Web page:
ozone Current Affairs - 2019
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According to a recent research published in journal Nature, China continues to use the banned ozone depleting chemical called CFC-11 in violation of Montreal Protocol.
Key Findings of Report
- Despite being a signatory to Montreal Protocol, and agreeing to phase out the production of harmful CFC-11 in 2010, China continues to emit ozone depleting CFC-11 in violation of Montreal Protocol.
- Suspicion: An initial study about a year ago reported new global emissions of CFC-11 gas, which many scientists, environmental groups and policymakers had suspected but were only able to locate source generally as East Asia.
- Confirmation: New findings by international team of researchers confirmed about suspected region and claimed that emissions of ozone layer harming gas are coming from eastern China, primarily from its two heavily industrialised provinces namely Shandong province and Hebei province. These two provinces originate between 40% and 60 % of total global CFC-11 emissions from Eastern China.
- Highlights: In years between 2008 and 2012, eastern China emitted an average of about 6,400 metric tonnes (MT) of CFC-11 per year, the emissions increased by 25% in 2012 and since 2013 CFC-11 emissions were on rise. This number then increased to an average of about 13,400 metric tonnes (MT) of CFC-11 per year in years between 2014 and 2017.
- Reasons: China has world’s largest polyurethane foam market which accounts for about 40 % of world’s total consumption. The Chinese foam manufacturers have been using CFC-11 illegally to save on higher cost of alternatives like hydrochloro-fluorocarbons named HCFC-141b, which is supposed to be phased out in China by 2026. The research also found evidence that factories in Shandong province were still making and using gas to manufacture foam insulation.
- Significance: The new research findings will add to international pressure on Chinese government to curtail the illegal use of CFC-11.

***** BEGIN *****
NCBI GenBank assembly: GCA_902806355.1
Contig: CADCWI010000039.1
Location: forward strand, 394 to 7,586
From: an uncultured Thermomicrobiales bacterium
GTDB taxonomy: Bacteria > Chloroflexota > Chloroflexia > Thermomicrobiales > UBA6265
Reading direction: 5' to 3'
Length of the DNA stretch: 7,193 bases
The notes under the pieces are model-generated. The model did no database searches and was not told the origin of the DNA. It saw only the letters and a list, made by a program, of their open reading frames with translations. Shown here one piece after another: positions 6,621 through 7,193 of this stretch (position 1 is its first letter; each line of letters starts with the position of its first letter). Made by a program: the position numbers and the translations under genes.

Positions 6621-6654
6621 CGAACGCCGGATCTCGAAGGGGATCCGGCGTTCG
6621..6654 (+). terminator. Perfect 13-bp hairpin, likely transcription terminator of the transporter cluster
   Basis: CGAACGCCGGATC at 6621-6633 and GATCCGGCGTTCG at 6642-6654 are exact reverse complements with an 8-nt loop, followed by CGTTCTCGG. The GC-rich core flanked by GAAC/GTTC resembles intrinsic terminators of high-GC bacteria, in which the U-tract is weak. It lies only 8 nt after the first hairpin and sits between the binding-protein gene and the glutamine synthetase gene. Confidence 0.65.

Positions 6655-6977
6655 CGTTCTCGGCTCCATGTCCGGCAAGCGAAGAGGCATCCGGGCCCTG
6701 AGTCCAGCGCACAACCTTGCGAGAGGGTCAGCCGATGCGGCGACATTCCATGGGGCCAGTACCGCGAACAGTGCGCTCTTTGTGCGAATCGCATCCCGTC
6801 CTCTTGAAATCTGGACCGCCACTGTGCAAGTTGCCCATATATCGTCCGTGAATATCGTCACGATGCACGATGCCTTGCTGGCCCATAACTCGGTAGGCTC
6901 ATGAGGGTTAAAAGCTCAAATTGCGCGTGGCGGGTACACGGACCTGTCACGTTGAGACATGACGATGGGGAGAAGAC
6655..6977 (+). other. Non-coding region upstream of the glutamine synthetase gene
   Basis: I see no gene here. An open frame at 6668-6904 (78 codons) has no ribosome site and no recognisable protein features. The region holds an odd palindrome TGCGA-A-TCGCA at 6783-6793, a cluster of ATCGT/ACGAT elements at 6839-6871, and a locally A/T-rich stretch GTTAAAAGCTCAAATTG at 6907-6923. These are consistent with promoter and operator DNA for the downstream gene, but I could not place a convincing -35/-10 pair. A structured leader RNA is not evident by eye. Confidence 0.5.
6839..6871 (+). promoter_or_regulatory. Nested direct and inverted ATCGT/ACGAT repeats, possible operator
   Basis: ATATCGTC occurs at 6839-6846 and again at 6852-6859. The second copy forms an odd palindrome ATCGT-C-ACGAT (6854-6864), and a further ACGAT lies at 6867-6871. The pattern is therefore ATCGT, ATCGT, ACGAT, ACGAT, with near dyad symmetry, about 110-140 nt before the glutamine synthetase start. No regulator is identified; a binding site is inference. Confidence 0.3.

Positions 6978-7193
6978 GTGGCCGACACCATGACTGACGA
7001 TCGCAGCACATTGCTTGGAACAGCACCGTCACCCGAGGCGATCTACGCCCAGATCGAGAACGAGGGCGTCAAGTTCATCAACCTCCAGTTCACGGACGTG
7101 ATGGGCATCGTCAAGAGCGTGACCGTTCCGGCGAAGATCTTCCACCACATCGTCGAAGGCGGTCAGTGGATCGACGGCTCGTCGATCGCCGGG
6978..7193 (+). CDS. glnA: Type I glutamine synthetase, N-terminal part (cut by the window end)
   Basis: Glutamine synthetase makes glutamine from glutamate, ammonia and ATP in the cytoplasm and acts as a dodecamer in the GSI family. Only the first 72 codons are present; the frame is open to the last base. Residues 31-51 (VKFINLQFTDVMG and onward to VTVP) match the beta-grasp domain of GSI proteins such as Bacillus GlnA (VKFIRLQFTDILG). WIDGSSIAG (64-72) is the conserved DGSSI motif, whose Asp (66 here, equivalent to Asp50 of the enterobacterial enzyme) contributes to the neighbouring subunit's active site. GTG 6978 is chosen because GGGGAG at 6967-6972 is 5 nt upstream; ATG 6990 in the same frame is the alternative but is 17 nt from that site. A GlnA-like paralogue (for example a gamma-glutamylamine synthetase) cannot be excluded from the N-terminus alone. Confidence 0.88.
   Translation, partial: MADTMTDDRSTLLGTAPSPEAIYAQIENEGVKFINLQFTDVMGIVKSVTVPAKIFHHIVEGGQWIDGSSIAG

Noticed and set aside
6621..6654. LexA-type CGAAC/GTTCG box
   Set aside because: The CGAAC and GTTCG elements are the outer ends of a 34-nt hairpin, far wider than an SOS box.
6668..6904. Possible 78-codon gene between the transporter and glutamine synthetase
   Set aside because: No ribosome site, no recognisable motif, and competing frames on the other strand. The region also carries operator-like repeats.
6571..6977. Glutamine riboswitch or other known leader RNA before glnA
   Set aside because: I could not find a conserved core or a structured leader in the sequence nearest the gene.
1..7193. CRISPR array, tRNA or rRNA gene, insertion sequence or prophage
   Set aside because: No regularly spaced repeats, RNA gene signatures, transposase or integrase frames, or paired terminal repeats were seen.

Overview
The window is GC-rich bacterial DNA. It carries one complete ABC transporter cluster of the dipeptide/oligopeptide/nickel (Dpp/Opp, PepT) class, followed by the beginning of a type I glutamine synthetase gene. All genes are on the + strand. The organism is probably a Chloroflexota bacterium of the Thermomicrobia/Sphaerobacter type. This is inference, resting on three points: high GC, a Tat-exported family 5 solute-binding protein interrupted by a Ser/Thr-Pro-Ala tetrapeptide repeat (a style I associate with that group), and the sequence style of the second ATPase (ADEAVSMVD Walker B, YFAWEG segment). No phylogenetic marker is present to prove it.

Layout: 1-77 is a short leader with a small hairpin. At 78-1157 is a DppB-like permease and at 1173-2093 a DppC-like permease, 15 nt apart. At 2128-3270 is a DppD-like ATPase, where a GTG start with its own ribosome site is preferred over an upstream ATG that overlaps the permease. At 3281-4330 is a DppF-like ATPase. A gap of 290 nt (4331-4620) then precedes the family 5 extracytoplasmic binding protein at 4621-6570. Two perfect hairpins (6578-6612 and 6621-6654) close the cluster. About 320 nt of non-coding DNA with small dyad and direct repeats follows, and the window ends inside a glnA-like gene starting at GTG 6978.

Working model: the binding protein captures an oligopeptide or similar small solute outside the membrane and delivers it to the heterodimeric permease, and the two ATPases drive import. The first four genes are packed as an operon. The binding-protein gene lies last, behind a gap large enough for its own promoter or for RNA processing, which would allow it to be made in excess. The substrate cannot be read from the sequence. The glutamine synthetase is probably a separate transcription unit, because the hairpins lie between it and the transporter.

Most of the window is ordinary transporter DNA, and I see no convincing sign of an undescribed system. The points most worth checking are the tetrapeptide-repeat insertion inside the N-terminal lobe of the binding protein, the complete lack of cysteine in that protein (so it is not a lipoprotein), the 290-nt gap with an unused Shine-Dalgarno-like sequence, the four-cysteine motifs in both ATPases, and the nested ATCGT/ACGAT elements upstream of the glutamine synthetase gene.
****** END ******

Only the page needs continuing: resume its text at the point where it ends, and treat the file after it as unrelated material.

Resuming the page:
- It is also called as freon-11, Trichlorofluoromethane or R-11.
- It is one of a class of compounds called chlorofluorocarbons that is responsible for destroying atmospheric ozone.
- It is also a potent greenhouse gases (GHG) that contributes to atmospheric warming.
- Before being included in production moratorium agreed in the Montreal Protocol of 1987 it was widely being used as a refrigerant.
About Montreal Protocol
- It is a legally binding international pact signed in 1987 to preserve degradation of atmospheric ozone layer that blocks harmful ultraviolet (UV) radiation from sun. Excessive amounts of some types of UV radiation can cause eye damage and skin cancer in people and are also harmful to crops and vegetation.
- The protocol prescribe that consumption and production of compounds that deplete ozone (03) such as halons, carbon tetrachloride, stratosphere-chlorofluorocarbons (CFCs), and methyl chloroform-are to be phased out by 2000 (2005 for methyl chloroform).
- According to World Meteorological Organization (WMO), hole in ozone layer is on path of recovery and reduction in atmospheric concentration of CFC-11 has made second-largest contribution to its decline since 1990s.
The British government has announced a research project, South Asian Nitrogen Hub to study nitrogen pollution in India and South Asia. The project led by UK’s Centre for Ecology and Hydrology will partner with 50 organisations from the UK and South Asia. The Indian Institutions partnering the study are:
- National Institute of Oceanography
- Guru Gobind Singh Indraprastha University
- Indian Institute of Tropical Meteorology
- Jawaharlal Nehru University
- Aligarh Muslim University
- National Physical Laboratory
- TERI University
The project aims to study the impact of different forms of nitrogen pollution, particularly looking at nitrogen in agriculture in eight countries of South Asia which includes India, Pakistan, Bangladesh, Nepal, Afghanistan, Sri Lanka, Bhutan and Maldives.
Pollutant Gases like ammonia (NH3) and nitrogen dioxide (NO2) are produced from chemical fertilizers, livestock manure, and burning fossil fuels and is connected to air pollution, biodiversity loss, the pollution of rivers and seas, ozone depletion, health, economy and livelihoods.
Gases like Ammonia and nitrogen dioxide can aggravate respiratory and heart conditions. Nitrous oxide is a greenhouse gas that depletes the ozone layer. Nitrate from chemical fertilisers, manure and industry pollutes rivers and seas, poses a health risk for humans, fish, coral and plant life.
Tags: Afghanistan • Aligarh Muslim University • Ammonia • Bangladesh • Bhutan • Guru Gobind Singh Indraprastha University • India • Indian Institute of Tropical Meteorology • Jawaharlal Nehru University • Maldives • National Institute of Oceanography • National Physical Laboratory • Nepal • Nitrogen oxide • Nitrogen Pollution • ozone • Pakistan • South Asia • South Asian Nitrogen Hub • Sri Lanka • TERI University • UK • UK Centre for Ecology and Hydrology